For a study, the normal mean pulmonary arterial pressure (mPAP) was 14.0 ± 3.3 mm Hg (mean ± SD). The prognostic significance of mildly raised mPAP that does not meet the criterion of pulmonary hypertension (PH; mPAP 25 mm Hg) had a pending investigation in a real-world scenario. In a retrospective and prospective cohort of individuals with unexplained dyspnea and at risk of PH, the link of resting mPAP with all-cause death was investigated by researchers. Classification of mPAP as lower-normal (mean + 1 SD), upper-normal (between mean + 1 SD and mean + 2 SD), borderline (between mean + 2 SD and 25 mm Hg), and manifest PH (25 mm Hg) using 1) classification and regression tree (CART) analysis without any preset thresholds, and 2) preset thresholds based on literature data defining mPAP as lower-normal (mean + 1 SD), upper-normal (between mean + 1 SD).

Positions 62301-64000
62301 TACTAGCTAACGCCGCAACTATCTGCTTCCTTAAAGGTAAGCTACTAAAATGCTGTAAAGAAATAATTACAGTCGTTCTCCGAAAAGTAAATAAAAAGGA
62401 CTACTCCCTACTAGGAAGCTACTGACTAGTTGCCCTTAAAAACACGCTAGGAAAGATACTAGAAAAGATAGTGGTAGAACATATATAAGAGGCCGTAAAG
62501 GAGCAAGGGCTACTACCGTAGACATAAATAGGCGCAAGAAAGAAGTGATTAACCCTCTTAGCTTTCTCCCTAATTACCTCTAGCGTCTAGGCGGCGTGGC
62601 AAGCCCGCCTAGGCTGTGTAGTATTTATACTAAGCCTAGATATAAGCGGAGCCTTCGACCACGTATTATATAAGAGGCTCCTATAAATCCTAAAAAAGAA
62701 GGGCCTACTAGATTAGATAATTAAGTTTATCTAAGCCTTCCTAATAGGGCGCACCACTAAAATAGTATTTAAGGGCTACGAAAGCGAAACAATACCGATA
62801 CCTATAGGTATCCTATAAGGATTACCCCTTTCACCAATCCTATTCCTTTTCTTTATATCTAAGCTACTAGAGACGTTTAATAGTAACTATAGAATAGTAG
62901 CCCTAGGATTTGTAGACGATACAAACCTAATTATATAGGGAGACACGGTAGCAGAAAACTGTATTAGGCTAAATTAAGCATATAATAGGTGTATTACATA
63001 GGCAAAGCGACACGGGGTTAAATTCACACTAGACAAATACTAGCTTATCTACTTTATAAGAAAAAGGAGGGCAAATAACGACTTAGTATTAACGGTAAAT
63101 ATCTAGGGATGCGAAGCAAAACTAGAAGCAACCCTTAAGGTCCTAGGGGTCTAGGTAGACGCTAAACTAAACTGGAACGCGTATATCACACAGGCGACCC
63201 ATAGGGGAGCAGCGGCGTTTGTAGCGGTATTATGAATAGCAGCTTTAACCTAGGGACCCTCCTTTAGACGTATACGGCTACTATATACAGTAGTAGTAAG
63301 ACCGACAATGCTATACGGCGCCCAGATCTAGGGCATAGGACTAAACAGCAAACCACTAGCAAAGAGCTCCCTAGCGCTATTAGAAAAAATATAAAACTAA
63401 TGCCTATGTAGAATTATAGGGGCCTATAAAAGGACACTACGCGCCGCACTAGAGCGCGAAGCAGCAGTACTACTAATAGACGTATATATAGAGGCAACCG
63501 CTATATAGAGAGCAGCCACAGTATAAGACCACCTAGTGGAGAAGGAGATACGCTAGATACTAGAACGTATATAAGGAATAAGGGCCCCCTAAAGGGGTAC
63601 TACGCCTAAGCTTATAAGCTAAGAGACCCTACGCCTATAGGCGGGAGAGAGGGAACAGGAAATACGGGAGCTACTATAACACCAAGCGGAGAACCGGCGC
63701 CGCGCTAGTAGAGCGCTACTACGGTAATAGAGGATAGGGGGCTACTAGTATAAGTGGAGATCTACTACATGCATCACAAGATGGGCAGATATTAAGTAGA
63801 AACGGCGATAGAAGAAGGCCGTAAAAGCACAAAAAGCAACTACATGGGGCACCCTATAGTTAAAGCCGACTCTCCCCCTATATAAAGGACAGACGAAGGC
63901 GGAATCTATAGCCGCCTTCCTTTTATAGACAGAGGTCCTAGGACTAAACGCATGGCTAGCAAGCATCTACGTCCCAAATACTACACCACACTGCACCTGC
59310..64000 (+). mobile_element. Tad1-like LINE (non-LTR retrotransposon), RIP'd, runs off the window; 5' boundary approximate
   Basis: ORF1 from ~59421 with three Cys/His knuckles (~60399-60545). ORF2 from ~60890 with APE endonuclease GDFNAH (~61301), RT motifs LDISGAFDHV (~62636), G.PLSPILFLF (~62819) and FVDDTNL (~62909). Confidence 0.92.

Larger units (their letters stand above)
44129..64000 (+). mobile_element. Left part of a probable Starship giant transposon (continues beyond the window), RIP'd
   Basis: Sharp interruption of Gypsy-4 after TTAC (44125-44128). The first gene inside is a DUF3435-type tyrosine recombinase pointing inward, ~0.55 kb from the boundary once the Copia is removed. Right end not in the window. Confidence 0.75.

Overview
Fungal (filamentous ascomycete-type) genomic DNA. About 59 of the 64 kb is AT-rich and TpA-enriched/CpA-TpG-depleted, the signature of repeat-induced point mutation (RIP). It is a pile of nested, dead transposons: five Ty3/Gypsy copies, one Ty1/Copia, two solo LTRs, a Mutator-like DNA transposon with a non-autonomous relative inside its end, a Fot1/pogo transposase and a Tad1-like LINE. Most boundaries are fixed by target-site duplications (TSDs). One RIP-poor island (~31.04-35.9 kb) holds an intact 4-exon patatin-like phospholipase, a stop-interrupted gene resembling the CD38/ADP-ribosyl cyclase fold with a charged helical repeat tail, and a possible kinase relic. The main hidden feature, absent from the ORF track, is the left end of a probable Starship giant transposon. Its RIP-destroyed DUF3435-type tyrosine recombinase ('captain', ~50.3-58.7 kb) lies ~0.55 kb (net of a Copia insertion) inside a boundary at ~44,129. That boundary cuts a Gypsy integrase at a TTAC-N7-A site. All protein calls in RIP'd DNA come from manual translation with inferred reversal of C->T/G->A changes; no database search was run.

Researchers used univariate and multivariate survival analyses, with age and comorbidities considered. They enrolled 547 individuals with lower-normal, upper-normal, or borderline mPAP and apparent PH in 137, 56, 64, and 290 patients. The CART analysis of mPAP found three prognostic groups: mPAP less than 17 mm Hg, 17 to 26 mm Hg, and greater than 26 mm Hg, all of which had significantly lower survival rates. When comparing lower-normal mPAP to upper-normal mPAP, borderline mPAP, and evident PH, univariate analysis using preset criteria revealed that upper-normal mPAP, borderline mPAP, and manifest PH were all substantially linked with poor survival. Only borderline mPAP (hazard ratio, 2.37; 95% CI, 1.14–4.97; P=0.022) and manifest PH (hazard ratio, 5.05; 95% CI, 2.79–9.12; P<0.001) were significantly associated with poor survival in the multivariate model, which took age and comorbidities into account. CART analysis identifies prognostic thresholds at a resting mPAP of 17 mm Hg and 26 mm Hg in patients at risk for PH and with unexplained dyspnea, and values between 20 mm Hg and 25 mm Hg indicate an independent predictor of poor survival in patients at risk for PH and with unexplained dyspnea.